Posted By janice on April 28, 2010
Virgina Dare Besett Anderson, my beloved fourth-grade English teacher, passed away this past weekend. I am happy that she knew how important she was to me, how influential she was in my young life, how much I adored her.
I had a different teacher for homeroom, but I loved changing to Mrs. Besett’s class for English, one of my favorite subjects. I loved reading, writing and history over that math stuff. She was grandmotherly, soft and loving with gray curly hair and glasses. I had never met someone named Virginia before. To me, it was a name of a state located far from the plains of Oklahoma. I even named a doll Virginia after Mrs. Besett.
Back then, I was in my “tall blonde phase.” I was gawky, geeky, and stick-like with large glasses and long blonde hair perpetually pulled into two ponytails or braids. My mom sewed all of our clothes.
My friends had two sets of grandparents, and my siblings and I only had one set since Mom’s parents both passed away when she was young. Grandpa was generally a silent sort, and Grandma was bony with hard edges, both physically and emotionally. Grandmas were supposed to look more like my great-aunts and Mrs. Besett.
Mrs. Besett loved the fact that my sister and I were adopted like her two granddaughters. I happily admit that I was a teacher’s pet. She asked me to fill her tall plastic glass with water from the water fountain and run errands for her. Mrs. Besett was a nurturing soul at a time in my life when I needed it. I just didn’t know I needed it at the time.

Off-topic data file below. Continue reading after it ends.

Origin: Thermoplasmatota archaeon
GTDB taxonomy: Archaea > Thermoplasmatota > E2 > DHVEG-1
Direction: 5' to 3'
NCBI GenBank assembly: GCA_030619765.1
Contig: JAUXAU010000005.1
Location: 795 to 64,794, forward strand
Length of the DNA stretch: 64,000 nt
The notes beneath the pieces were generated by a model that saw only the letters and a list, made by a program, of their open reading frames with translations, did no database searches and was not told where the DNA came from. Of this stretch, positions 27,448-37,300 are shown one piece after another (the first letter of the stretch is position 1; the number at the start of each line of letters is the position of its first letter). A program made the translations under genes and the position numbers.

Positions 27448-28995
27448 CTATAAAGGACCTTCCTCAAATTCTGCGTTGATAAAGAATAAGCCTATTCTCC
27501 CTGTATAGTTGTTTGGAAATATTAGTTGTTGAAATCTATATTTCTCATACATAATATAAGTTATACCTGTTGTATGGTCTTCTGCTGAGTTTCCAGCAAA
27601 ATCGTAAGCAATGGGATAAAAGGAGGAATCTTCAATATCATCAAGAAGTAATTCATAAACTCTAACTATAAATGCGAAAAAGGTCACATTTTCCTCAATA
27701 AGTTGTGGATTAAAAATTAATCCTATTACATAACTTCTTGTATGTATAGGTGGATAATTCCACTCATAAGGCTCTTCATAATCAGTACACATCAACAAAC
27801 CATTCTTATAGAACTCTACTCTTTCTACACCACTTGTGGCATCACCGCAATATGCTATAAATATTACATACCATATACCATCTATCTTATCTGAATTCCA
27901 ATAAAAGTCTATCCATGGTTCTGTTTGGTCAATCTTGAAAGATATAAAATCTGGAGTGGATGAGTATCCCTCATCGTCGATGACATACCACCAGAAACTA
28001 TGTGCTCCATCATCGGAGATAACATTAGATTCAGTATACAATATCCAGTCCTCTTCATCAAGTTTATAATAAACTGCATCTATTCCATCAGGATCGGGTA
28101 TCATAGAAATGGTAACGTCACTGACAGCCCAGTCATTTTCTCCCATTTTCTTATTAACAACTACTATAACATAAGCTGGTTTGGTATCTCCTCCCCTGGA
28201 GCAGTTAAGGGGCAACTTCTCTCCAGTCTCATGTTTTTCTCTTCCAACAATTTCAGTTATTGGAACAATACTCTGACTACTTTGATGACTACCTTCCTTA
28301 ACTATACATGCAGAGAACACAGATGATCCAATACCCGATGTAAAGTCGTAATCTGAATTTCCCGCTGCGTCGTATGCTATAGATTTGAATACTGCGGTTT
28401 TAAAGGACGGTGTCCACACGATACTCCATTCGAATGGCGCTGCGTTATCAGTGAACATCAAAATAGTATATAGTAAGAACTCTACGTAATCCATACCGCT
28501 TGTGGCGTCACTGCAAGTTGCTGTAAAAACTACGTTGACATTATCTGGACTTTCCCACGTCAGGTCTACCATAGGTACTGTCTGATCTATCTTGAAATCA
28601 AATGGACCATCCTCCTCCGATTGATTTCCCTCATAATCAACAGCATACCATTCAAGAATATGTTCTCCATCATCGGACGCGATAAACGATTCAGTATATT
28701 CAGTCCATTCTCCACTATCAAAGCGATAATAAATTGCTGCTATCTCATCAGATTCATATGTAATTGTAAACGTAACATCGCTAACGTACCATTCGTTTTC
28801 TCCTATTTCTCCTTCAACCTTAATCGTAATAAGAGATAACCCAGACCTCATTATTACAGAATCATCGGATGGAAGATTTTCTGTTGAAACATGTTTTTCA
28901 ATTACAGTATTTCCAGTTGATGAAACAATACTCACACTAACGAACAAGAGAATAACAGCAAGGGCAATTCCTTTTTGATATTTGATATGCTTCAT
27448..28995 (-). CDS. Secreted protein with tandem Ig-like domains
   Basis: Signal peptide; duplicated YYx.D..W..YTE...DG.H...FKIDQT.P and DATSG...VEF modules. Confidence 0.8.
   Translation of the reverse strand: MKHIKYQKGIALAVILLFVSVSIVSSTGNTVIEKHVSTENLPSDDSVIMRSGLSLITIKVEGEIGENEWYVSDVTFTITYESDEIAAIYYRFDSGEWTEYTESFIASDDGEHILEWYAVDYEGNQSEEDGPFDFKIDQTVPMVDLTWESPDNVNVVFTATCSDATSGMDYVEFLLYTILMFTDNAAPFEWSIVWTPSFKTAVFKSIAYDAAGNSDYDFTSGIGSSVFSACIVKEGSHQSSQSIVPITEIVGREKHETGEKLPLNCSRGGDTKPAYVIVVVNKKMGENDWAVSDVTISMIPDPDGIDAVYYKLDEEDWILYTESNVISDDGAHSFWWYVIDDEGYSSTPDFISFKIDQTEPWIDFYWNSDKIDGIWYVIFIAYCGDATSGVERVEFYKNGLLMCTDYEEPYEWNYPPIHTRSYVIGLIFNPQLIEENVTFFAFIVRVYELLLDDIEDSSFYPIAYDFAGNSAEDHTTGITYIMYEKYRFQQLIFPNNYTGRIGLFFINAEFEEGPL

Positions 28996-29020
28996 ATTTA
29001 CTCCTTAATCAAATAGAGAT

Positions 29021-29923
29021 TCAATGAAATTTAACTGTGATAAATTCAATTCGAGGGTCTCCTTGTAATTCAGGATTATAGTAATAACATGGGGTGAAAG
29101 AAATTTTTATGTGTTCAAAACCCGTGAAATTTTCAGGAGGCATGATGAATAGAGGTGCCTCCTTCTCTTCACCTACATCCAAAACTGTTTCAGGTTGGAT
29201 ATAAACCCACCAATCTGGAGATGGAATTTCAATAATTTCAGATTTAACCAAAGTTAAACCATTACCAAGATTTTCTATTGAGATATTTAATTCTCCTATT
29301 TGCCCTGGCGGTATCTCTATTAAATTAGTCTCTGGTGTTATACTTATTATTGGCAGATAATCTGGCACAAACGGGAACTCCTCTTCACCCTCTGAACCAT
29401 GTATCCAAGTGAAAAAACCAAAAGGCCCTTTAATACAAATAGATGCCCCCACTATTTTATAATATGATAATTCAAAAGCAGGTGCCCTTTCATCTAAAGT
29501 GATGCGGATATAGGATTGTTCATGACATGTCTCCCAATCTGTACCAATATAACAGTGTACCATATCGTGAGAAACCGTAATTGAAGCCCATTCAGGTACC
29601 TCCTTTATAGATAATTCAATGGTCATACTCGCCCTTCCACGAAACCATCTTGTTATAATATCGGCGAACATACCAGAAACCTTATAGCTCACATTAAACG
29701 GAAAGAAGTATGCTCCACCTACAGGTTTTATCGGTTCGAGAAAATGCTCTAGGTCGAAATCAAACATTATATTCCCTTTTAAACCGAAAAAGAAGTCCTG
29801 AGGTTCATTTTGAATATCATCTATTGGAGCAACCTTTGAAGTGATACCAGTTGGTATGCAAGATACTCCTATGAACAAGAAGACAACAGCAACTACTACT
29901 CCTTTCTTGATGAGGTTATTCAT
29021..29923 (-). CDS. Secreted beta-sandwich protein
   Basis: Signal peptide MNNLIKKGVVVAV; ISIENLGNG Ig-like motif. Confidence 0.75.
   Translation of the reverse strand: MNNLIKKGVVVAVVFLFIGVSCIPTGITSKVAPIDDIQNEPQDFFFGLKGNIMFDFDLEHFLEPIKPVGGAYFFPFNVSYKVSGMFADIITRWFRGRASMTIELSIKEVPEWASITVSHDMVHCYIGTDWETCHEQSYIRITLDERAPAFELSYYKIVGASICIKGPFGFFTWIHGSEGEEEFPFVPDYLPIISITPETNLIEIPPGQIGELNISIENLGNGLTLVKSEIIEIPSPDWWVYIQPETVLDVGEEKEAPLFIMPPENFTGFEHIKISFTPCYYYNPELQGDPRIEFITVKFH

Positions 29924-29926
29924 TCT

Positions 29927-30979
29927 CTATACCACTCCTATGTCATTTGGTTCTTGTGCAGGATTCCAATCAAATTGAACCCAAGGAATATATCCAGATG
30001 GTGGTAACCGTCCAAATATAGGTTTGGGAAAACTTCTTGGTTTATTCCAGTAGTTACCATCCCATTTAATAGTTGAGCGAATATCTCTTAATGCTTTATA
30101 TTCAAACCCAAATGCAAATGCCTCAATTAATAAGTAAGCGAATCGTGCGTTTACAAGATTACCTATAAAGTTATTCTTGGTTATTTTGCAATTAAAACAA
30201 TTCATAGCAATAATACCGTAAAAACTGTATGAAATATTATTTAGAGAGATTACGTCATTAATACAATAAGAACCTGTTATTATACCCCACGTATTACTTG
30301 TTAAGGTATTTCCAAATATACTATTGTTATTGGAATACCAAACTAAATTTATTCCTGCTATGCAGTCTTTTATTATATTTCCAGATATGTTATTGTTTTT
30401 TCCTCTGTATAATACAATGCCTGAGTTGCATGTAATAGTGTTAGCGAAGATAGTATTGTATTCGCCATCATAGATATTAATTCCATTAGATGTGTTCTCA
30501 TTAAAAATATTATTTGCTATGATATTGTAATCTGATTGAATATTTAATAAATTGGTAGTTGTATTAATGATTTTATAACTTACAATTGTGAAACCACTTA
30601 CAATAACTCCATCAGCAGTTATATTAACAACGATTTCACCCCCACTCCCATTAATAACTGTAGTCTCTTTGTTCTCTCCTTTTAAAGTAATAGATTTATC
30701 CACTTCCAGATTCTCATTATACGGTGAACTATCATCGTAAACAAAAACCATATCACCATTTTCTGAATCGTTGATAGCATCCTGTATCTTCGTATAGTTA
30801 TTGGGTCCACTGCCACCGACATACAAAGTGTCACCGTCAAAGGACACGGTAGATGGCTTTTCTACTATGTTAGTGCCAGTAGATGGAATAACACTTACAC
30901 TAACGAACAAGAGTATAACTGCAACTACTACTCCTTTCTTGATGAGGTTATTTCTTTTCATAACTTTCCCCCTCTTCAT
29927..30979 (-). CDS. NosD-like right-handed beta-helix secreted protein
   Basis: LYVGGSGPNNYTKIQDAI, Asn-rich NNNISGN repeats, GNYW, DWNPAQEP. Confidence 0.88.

At recess, I sometimes would hang back and talk to her as she supervised us on the playground. She nudged me to go and play with my friends, but I liked hanging out with her.
I beamed with pride when she commented how much she loved my book report on John F. Kennedy, who turned out to be one of her favorite presidents. We had a year together before I moved onto fifth grade. She retired a year or two later. Through the grapevine winding through small towns, I found out that her husband passed away. When I entered my teen years, I ran into her and her new husband at the TG&Y a couple of times.
I don’t remember exactly how or when the letter writing began. After college, I moved to Galveston to work at the newspaper there. I liked writing letters before the age of the quickie e-mail. Back then, I wrote letters to Mrs. Besett, my journalism professor from college, and several of my friends. In letters, I addressed her as Mrs. Besett or Besett Anderson, and she wrote back at some point when I was in my 30s to say I could call her “Virginia.” I tried it once but it felt funny and almost disrespectful.
About a year before moving into a nursing home, Mrs. Besett surprised me by stopping at my house a few days before Christmas. She saw cars in the driveway and decided to stop by to see if I was there. We had a lovely visit, and my sister and I went down the road to see her a couple of days later.
I recognized the signs from my own grandmother. Mrs. Besett repeated herself and asked the same questions several times, and I answered them every time. She laughed about how she was only allowed to drive from her home to Elgin, and her daughter and son-in-law lived nearby and brought her meals she could warm up.
When meeting her daughter for the first time, she said, “Oh, Janice, yes, I’ve heard a lot about you.” I flushed with a mixture of embarrassment and pride. No matter how old you are, you still want to make your favorite teachers happy. Maybe we’re all perpetual fourth-graders deep down.
At age 93, Virginia Dare Besett Anderson left us behind. The world feels emptier without her. I imagine her looking down at all of us, all of her fourth-graders. When I close my eyes, I can almost hear her laugh on the playground.